Federal Fisheries Minister Joyce Murray is cutting the commercial herring fishing allocation to 10 per cent, down from 20 per cent last year, to protect the valuable forage fish and threatened salmon. Photo courtesy of Fisheries Ministry
By Rochelle Baker, Local Journalism Initiative Reporter
In her first major decision, new federal Fisheries Minister Joyce Murray has reduced the West Coast commercial herring fishery by half.
Wading into the thick of fish politics Thursday, Murray said the decision is based on an abundance of caution given herring are a critical food for endangered salmon stocks — further jeopardized by the double whammy of fire and floods in B.C. this year.
The sole remaining commercial herring fishery in the Strait of Georgia will be reduced to a 10 per cent harvest rate — down from 20 per cent last year — with a maximum total allowable catch of 7,850 tonnes.
First Nations food, social and ceremonial fisheries for herring aren’t affected by the reduction.
“This is an extraordinary time, when our Pacific Coast is reeling from natural disasters, and the serious damage they have caused to the environment and our iconic Pacific salmon,” Murray said in a press release.
Herring, vital to the West Coast ecosystem, are in a fragile state, Murray added.
“We must do what we can to protect and regenerate this important forage species.”
Herring catch quota is an ongoing bone of contention
The B.C. herring roe fishery, which typically occurs in the spring, is a long-standing flashpoint of controversy.
Conservation groups and some First Nations have argued the 20 per cent catch allocation over the past decade will trigger the collapse of the herring stock with dire outcomes for the whales, seabirds, and salmon. Some critics want a moratorium on the fishery — at the very least until there is an accurate stock analysis.
But catch reductions are wildly unpopular with commercial fishers, under increasing pressure on all sides and still reeling after most of the salmon fishery was shuttered permanently by the ministry this summer.
Conservation group ‘amazed’ at decision
The minister’s announcement came as a complete surprise, said Jay Ritchlin, director-general of the David Suzuki Foundation for Western Canada.
The foundation has been pushing Fisheries and Oceans Canada (DFO) to lower the herring catch allotment to 10 per cent for the past three years, previously without effect, Ritchlin said.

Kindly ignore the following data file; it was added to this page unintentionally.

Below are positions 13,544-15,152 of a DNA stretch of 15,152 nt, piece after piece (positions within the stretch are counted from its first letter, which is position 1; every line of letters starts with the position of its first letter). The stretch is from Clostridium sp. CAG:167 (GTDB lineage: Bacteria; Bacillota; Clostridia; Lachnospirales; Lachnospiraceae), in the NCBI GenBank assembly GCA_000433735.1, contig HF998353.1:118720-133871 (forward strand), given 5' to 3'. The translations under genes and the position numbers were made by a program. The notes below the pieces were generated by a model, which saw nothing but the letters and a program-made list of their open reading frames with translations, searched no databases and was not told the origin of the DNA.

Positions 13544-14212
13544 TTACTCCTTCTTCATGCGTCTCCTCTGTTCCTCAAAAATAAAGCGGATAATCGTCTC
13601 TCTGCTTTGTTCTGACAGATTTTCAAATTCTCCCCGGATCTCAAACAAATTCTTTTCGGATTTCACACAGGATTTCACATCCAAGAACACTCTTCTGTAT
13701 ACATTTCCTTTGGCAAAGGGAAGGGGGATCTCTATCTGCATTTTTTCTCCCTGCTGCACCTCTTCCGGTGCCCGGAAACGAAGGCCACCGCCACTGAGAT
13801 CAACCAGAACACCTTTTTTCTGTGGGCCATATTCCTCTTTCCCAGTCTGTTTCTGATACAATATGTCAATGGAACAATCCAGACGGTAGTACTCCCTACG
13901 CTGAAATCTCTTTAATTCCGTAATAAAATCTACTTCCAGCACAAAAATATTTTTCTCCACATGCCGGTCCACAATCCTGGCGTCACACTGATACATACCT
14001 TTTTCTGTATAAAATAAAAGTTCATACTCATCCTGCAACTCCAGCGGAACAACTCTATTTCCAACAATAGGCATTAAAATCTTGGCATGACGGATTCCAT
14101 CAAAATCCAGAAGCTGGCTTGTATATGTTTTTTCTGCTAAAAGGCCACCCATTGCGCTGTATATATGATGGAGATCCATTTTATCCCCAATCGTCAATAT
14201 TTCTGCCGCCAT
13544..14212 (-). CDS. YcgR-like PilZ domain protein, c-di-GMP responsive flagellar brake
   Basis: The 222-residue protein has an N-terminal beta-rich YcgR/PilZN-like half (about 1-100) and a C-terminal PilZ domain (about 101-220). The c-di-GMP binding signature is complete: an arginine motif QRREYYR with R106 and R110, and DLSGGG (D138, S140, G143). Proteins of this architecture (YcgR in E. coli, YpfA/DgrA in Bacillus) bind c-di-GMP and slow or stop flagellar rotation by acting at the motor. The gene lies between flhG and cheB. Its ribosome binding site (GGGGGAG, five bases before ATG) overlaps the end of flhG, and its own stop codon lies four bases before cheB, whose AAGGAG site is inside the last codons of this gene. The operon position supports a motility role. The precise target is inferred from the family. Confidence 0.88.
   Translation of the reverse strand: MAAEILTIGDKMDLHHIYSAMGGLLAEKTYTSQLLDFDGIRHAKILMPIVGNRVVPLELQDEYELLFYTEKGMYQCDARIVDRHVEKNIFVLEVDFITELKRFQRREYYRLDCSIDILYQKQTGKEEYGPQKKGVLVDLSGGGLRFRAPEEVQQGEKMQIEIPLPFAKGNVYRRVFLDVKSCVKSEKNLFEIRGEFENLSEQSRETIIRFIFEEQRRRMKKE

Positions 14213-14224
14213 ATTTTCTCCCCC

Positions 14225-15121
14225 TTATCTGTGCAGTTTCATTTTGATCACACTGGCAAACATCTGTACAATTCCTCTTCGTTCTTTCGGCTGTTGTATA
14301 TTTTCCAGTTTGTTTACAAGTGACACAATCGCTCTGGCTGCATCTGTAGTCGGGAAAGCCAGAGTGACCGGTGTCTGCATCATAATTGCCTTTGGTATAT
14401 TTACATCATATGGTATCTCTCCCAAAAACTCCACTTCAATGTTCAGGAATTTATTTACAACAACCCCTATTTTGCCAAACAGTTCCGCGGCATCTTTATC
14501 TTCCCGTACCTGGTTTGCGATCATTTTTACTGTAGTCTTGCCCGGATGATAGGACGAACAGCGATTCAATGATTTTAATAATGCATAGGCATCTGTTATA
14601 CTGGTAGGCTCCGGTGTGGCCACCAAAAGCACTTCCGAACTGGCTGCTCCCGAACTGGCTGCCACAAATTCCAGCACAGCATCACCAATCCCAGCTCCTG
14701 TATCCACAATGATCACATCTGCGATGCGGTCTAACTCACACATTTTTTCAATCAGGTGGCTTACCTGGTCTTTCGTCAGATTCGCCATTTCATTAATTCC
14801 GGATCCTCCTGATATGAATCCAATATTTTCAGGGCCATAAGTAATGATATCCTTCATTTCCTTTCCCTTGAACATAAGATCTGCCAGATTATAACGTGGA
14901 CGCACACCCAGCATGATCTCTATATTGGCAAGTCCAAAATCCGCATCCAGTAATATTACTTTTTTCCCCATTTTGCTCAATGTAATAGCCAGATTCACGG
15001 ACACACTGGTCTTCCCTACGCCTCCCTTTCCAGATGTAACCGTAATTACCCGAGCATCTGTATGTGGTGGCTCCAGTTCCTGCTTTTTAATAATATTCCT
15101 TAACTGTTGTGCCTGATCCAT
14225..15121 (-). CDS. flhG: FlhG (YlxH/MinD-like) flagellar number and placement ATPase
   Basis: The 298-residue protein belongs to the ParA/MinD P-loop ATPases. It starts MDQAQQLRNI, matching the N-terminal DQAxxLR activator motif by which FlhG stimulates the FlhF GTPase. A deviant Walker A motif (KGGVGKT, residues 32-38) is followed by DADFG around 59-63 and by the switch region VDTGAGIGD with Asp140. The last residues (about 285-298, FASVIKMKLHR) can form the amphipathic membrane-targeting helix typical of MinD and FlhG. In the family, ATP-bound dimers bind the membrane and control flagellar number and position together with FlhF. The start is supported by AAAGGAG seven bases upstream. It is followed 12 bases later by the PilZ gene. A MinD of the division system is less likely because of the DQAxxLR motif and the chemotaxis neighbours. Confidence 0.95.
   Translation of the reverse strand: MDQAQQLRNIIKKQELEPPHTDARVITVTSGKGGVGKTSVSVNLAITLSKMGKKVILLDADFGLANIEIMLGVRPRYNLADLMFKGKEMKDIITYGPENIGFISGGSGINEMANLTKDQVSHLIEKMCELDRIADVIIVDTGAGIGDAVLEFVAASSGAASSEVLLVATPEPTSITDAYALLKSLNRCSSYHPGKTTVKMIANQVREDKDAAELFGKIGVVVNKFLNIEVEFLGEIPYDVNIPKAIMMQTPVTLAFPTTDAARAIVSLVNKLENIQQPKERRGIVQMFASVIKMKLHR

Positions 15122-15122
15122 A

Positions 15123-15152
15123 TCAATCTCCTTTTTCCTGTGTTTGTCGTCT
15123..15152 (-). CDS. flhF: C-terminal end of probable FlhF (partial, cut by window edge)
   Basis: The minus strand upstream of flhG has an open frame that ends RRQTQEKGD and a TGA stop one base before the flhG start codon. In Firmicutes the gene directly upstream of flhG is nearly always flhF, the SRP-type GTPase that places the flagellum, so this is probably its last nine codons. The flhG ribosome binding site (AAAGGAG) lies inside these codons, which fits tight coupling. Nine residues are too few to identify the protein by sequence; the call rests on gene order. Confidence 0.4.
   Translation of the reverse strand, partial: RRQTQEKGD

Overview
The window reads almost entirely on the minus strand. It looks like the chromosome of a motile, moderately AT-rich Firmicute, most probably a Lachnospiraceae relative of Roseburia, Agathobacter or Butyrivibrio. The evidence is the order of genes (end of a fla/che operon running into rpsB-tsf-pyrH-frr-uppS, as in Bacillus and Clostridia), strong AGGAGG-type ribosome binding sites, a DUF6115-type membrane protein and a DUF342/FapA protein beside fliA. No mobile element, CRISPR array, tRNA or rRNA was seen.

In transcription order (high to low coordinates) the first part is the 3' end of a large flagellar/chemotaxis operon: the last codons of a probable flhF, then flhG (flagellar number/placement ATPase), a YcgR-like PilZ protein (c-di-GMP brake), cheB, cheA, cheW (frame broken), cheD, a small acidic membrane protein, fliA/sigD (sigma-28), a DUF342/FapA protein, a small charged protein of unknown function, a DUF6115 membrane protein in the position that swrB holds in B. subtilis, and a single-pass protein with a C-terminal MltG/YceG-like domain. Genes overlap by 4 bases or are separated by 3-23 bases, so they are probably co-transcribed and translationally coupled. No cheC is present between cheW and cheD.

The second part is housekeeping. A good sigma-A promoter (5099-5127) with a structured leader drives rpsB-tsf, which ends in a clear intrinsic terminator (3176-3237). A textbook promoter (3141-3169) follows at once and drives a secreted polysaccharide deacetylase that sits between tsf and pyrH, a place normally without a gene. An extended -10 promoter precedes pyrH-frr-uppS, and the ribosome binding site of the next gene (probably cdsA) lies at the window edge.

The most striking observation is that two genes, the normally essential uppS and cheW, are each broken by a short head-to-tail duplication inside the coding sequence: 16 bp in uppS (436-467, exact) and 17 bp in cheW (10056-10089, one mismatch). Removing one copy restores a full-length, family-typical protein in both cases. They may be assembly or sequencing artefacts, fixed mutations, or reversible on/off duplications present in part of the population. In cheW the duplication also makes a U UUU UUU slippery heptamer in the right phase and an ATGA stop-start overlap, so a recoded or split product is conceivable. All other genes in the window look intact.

“It’s really amazing from our point of view and a pleasant surprise,” Ritchlin said, adding the foundation doesn’t support a complete moratorium on the fishery.
The minister’s decision seems to mark a turn from management decisions that typically focus on a maximum sustainable yield, he said.
“Which to me is basically like seeing how much you can take before you crash the whole system,” Ritchlin said.
“We have just always thought this could be an ecosystem-based fishery where humans interact with the environment in a respectful way.”
Fishermen are going ‘bankrupt’
Murray’s decision makes the commercial herring fishery unfeasible and coastal communities will pay the price, said James Lawson, president of the United Fishermen and Allied Workers’ Union.
“People rely on this fishery,” Lawson said, adding harvesters paying thousands of dollars for licences can’t make a return when half their herring quota disappears.
The fishing community is already struggling to stay afloat, he said, citing former minister Bernadette Jordan’s closure of 60 per cent of the province’s commercial salmon fisheries — a measure to try to prevent the collapse of B.C.’s keystone species, which has been on the decline for years due to climate change, habitat loss and overfishing.
“I think this is going to bankrupt people,” he said, noting herring is one of the only spring fisheries remaining for harvesters.
The fishery is sustainable, he said, disagreeing that herring stocks are at imminent risk.
“The decision is political, not based in science,” he said. “There’s no one more invested in conservation than us, but this is not that case.”
The ministry is going to have to provide harvesters with compensation if there’s any hope they’ll survive, he said.
“I think there’s no way around this. We’re going to need a structural adjustment program.”
Minister aims to strike a balance
The minister’s announcement made no mention of compensation.
“Reduced allocations in the herring fishery are part of an annual process,” the minister’s office wrote in an email to Canada’s National Observer.
“With each fishery, DFO determines what commercial activity the stocks can support, and there is not compensation in the event that a fishery cannot open in a particular year.”
The decision supports fishing where possible, but is also consistent with the goals to recover and regenerate the important herring stocks, Murray said.
“With every fisheries management decision I make as minister, I have to consider the long-term health of the entire ecosystem, as well as the interests of fishers and their communities,” she said.
“As a coastal Canadian, I know that at the centre of every decision there are real people and real communities that will be directly impacted.
“Using the best available science, taking into account any uncertainties or exceptional circumstances, I aim to make decisions that will create economic opportunities and promote stock growth for long-term abundance.”
DFO will release details of the herring fishery management plan with stock projections and management measures in the near future, the ministry said.
This item is reprinted with permission from Canada’s National Observer, British Columbia. See article HERE.
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